What’s a high deductible health plan (HDHP)?

A high deductible health plan (HDHP) is a type of health insurance plan that offers lower premiums in exchange for higher out-of-pocket costs. With HDHPs, you’ll pay less each month, but more when you get care compared to other health plans.

Who should enroll in a high deductible health plan?

HDHPs may be a good fit for someone who’s in fairly good health and typically only sees their doctor once a year for preventive care. But there are lots of different factors to consider during the plan year. Things like:

  • How often you plan to see your doctor
  • How many tests or screenings you think you’ll need
  • Whether or not you plan to use a health savings account (HSA)
  • If your employer contributes to your HSA

What's the difference between an HDHP plan vs. a PPO, HMO, POS or EPO plan?

Think of the term HDHP as a way to describe any health insurance plan with a high deductible. As long as a plan includes a minimum deductible that meets the limit for that year, it's considered an HDHP. This means any plan can be a high deductible health plan — whether it's a preferred provider organization (PPO), health maintenance organization (HMO), point of service (POS) or exclusive provider organization (EPO) plan.

What’s an HSA-eligible health plan?

High deductible health plans are also called HSA-eligible plans. They’re the only type of health insurance you can pair with a health savings account. HDHPs and HSAs go together  for a good reason. HSAs can be used to help pay for certain out-of-pocket health care costs and get you closer to reaching your deductible. An HSA comes with its own set of perks, like tax-free saving, employer contributions and freedom to take your HSA with you if you switch jobs.

How does an HDHP work?

High deductible health plans help protect against really high-cost (and even unplanned) services. These can include things like hospital stays, surgeries and complex treatment care that may quickly get you to that deductible. Until you reach your network deductible, you’ll pay for all your health care costs.

Once you reach your network deductible, you’ll split the cost of covered care with your health plan through copays or coinsurance. Then, once you reach your plan’s network out-of-pocket maximum, the plan will pick up the tab for any future covered services. (With plans that offer both network and out-of-network benefits, you’ll have a network deductible as well as an out-of-network deductible and out-of-pocket maximum.)

For example, let’s say you have a high deductible health plan with a network deductible of $1,700. After a surgery and a hospital stay, maybe you reached that network deductible. If that happens, you’d start to split the cost of covered services with your health plan and pay 20% of the bill from now on. You could end up reaching your out-of-pocket maximum after a few more doctor visits and some high-cost tests. Then, your plan would pay for all covered services moving forward until the end of the plan year.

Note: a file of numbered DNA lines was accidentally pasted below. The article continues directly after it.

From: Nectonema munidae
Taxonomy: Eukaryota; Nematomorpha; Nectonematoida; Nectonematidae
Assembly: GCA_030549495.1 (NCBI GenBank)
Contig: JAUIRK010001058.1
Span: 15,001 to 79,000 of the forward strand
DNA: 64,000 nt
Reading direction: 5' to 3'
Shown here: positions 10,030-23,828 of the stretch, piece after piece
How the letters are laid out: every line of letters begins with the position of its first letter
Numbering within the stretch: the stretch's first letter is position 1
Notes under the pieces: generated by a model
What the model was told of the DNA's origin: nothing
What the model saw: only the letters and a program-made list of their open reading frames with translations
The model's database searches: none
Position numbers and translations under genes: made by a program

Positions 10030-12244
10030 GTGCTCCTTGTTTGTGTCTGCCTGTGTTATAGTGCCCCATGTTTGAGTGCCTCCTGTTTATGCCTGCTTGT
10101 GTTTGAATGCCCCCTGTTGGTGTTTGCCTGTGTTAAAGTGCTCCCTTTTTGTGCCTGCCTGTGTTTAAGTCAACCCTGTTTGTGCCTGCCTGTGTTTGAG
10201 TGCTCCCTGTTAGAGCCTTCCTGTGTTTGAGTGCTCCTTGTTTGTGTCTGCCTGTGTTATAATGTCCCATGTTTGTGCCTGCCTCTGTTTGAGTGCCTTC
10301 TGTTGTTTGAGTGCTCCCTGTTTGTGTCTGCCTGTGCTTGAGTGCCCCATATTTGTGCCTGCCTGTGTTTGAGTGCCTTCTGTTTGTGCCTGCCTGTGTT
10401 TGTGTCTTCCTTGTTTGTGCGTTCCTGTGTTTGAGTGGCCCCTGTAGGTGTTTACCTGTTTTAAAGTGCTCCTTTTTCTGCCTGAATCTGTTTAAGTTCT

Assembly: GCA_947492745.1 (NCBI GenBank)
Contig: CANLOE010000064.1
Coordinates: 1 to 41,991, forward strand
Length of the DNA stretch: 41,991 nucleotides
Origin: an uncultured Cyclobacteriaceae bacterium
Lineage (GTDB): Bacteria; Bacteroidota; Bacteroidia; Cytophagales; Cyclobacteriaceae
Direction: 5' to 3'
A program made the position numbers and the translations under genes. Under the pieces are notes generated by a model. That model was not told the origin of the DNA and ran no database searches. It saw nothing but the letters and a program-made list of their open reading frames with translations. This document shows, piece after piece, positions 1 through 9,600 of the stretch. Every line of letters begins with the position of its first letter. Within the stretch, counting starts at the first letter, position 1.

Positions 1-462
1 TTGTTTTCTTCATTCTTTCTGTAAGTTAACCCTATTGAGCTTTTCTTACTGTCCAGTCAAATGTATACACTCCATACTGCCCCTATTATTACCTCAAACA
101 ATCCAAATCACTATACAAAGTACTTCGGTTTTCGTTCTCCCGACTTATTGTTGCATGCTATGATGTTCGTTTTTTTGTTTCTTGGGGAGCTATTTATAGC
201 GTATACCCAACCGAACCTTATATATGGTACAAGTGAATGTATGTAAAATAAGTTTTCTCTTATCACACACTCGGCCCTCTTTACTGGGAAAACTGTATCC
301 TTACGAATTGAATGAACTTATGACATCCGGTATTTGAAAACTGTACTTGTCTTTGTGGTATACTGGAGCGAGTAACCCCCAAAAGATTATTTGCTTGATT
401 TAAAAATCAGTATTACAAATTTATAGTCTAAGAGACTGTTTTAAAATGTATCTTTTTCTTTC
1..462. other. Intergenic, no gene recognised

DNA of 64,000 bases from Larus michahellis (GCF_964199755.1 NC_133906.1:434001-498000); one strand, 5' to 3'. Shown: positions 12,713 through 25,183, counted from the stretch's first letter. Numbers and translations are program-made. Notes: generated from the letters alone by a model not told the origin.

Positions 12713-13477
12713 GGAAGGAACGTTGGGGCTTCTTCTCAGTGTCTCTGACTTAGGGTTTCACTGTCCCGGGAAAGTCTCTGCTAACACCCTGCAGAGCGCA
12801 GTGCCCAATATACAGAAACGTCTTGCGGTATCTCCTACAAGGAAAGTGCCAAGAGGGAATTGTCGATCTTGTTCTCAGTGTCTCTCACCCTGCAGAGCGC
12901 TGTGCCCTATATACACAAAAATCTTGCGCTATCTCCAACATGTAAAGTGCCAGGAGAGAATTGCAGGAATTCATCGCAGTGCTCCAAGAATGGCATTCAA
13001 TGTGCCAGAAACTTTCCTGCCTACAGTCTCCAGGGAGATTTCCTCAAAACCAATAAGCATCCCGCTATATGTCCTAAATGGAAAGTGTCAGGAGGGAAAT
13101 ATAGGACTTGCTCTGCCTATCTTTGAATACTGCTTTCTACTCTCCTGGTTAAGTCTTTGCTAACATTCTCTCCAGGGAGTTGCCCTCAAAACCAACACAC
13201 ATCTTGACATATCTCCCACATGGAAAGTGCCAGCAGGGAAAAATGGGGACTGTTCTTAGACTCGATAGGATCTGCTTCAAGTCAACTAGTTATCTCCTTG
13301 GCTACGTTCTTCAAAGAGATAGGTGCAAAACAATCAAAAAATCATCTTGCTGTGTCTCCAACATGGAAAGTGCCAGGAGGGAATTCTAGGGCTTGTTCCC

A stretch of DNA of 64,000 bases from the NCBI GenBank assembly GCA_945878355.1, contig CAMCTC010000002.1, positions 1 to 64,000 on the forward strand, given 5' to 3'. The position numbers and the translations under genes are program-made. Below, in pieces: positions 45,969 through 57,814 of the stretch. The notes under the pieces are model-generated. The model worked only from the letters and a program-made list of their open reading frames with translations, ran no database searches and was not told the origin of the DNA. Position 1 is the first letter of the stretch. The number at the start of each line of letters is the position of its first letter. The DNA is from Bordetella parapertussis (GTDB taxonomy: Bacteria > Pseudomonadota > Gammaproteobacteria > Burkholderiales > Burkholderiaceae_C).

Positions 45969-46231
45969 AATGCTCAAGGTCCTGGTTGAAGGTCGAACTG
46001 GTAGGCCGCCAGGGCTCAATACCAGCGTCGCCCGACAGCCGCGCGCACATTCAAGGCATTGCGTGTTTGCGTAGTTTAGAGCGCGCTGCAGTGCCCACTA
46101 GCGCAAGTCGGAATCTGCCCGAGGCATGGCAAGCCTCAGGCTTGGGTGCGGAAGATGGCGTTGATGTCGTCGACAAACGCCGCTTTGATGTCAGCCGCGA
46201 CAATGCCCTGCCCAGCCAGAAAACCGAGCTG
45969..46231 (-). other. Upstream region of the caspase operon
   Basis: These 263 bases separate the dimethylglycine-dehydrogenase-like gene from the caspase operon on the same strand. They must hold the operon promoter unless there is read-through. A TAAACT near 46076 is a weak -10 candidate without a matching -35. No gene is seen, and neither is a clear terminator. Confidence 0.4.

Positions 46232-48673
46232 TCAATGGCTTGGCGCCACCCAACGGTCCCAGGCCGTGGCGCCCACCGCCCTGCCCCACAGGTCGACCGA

Does an HDHP cover preventive care?

High deductible health plans typically cover preventive care care, like an annual wellness exam. This includes things like vaccines, and tests and screenings for certain health conditions.

What are the advantages of an HDHP?

If you’re planning to rarely see your doctor throughout the plan year, an HDHP may be a good option. Advantages of a high deductible health plan include:

  • Lower premiums compared to other plans
  • Option to pair with an HSA

What are the disadvantages of an HDHP?

A high deductible health plan isn’t for everyone or every family. You may not benefit from an HDHP if you frequent your doctor’s office or anticipate unplanned urgent care visits (like for sick kids). That’s especially true if you don’t plan to use an HSA to pay for out-of-pocket costs. Disadvantages of a high deductible health plan can include:

  • Expensive out-of-pocket costs if you get more care than you had planned
  • Deductibles can be very high

High deductible health plans can be a great fit if they match your care needs. You may want to decide if you prefer a PPO, HMO, POS or EPO plan first. Then, decide if a high deductible health plan is right for you. Be sure to compare all your options before choosing a plan.